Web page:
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Posts Tagged ‘International Monetary Fund’

7th July 2011

It recently came to this bloggers attention that important events may be transpiring with respect to China. In order to shed light upon these developments it may be best to quote directly from a recent business brief posted on the official website of the Taipei Times, TaipeiTimes.com:

China alters foreign cargo law. China will ban foreign companies, organizations and individuals from irregular-scheduled cargo sea transportation from Jan 1 next year, the Ministry of Transport said in a statement on its Web site on Wednesday.

The administration of this blog encourages readers to click upon the relevant hyperlinks noted above to gain further insight and up to date business news pertaining to China as well as Taiwan.

This news could have implications not only for businesses headquartered in Taiwan, but also for businesses in the United States of America and the Association of Southeast Asian Nations (ASEAN) as well. When countries change rules regarding cargo shipments there could be dramatic ramifications economically, financially, and geopolitically. Hopefully the news above will not have an adverse impact upon actors conducting trade at this time or in the future.

In somewhat related news it was noted that a there may be a Chinese Deputy Managing Director at the International Monetary Fund (IMF). To further enlighten this audience it may be prudent to quote directly from the official website of the China Post, ChinaPost.com.tw:

WASHINGTON — China is close to clinching a top-level post at the International Monetary Fund, IMF sources said on Wednesday after the Fund’s new chief pledged to give more power to emerging economies. They said Min Zhu, a Chinese national who was a special adviser to former IMF Managing Director Dominique Strauss-Kahn, was expected to fill a new deputy managing director post to be created by the Fund’s new chief, Christine Lagarde. “Min Zhu is expected to be named to deputy managing director,” an IMF board member told Reuters. The appointment, which would give China one of the top five management jobs at the Fund, would first need the approval of the 24-member IMF board of member countries…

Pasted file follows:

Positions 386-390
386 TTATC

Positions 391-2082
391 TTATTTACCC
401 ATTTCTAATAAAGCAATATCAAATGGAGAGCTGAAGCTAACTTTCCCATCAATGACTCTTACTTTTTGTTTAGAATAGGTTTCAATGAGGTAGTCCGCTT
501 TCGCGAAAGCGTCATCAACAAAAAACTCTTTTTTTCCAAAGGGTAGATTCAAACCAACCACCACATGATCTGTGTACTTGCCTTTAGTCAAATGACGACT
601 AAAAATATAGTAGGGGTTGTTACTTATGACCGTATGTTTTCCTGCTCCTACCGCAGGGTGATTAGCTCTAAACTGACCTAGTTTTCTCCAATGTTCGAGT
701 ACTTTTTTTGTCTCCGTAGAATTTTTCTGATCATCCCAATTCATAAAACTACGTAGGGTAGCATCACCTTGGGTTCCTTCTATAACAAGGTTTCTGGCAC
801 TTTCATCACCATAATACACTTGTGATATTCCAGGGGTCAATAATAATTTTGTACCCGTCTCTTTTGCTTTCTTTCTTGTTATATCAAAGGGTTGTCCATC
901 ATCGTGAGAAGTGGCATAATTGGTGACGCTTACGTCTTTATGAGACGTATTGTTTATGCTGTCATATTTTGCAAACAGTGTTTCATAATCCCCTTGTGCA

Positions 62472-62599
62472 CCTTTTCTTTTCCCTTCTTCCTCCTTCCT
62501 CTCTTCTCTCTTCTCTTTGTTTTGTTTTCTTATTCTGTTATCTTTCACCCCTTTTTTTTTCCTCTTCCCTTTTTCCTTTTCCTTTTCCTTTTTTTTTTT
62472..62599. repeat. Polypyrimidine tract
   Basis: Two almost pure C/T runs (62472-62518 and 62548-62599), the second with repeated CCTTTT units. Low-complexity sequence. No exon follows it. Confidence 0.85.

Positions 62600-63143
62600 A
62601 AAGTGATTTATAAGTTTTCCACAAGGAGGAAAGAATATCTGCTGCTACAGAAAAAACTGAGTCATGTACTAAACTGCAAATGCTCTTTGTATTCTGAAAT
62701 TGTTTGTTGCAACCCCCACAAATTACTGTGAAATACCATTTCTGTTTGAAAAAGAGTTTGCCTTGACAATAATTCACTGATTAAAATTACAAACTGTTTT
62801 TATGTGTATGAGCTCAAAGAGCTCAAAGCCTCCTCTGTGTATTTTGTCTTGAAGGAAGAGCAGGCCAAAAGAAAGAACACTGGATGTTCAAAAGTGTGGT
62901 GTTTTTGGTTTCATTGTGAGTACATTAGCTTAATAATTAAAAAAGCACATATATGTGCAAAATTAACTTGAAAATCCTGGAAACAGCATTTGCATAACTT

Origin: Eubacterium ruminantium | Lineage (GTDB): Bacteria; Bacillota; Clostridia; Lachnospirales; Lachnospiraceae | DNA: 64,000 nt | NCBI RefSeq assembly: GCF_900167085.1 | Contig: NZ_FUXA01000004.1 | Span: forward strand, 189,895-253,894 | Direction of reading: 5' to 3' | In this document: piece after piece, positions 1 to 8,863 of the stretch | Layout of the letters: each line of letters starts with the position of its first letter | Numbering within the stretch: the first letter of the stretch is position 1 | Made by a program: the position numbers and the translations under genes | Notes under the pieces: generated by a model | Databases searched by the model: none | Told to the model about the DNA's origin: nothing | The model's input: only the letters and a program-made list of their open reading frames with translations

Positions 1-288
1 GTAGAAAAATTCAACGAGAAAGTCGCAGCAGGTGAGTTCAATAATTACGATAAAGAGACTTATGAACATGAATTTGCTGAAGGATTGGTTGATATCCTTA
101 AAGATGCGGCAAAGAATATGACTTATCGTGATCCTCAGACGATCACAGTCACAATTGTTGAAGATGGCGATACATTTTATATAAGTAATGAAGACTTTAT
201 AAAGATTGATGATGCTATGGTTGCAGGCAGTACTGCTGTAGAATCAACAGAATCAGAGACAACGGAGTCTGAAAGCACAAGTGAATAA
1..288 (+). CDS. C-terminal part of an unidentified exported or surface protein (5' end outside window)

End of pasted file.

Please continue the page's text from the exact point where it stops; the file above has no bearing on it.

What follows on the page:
This blogger asks readers to click upon the relevant hyperlinks noted above to learn more on this unfolding situation.

Matters pertaining to the IMF are generally considered newsworthy for the business community around the globe as policymakers at that institution can have an impact upon the international economy. Although it remains to be seen whether Min Zhu will ultimately be named to the aforementioned position these developments are certainly noteworthy. Frequent readers of this blog may have taken notice of the fact that in a previous posting on this blog the possibility of a non-Western Deputy Director was discussed even though at that time it was less certain where the prospective Deputy Director would hail from. Since the United States and virtually all of the ASEAN nations currently maintain some sort of trade relationship with China these developments may prove important from multiple perspectives.

For information related to conducting business in the USA please see: US Company Registration.

For information pertaining to legal services in Southeast Asia please see: Legal.

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28th May 2011

It recently came to this blogger’s attention that there appears to be some further international competition occurring within discussions in the context of the recently vacated IMF Managing Directorship. To quote directly from a very insightful article appearing on the website rediff.com:

The scramble for International Monetary Fund managing director’s chair has escalated into a war of sorts with developing nations calling for a change in the power equation. Most of the developing nations seek an end to European dominance over the IMF’s top job. Prime Minister Manmohan Singh on Wednesday said the developing countries should be together in the attempt to reform the global financial institutions.

The administration of this web log strongly encourages readers to click upon the hyperlinks noted above to read this story in full in order to gain further insight into the developing nature of this situation.

It is interesting to note that this posting brings up the apparently increasing international intrigue which seems to exist as the jockeying for the position of IMF Managing Director appears to continue unabated. The aforementioned post was recently vacated upon the arrest of former Managing Director Dominique Strauss-Kahn in New York City. Mr. Kahn has yet to be proven guilty of a crime to the best of this blogger’s knowledge and therefore remains innocent until proven guilty pursuant to United States law. Relevant to that news the Secretary-General of the Association of Southeast Asian Nations (ASEAN) raised the issue of broader international representation within the IMF in favor of developing nations with specific emphasis upon an Asian context. This announcement occurred virtually simultaneously (in a relative context) with a joint statement from the so-called BRICS nations. To quote further from Rediff.com:

Although some European nations have declared their support for French Finance Minister Christine Lagarde, the BRICS nations — Brazil, Russia, India, China and South Africa — have issued a joint statement in Washington questioning the methodology of selection of IMF chief on the basis of nationality.

Although the BRICS have something relevant to say on that issue, certainly as relevant as the opinions held by the member nations of ASEAN, it is interesting to note that there appears to be some speculation regarding the efforts of China to secure some sort of position for a Chinese national within the International Monetary Fund. To quote further directly from Rediff.com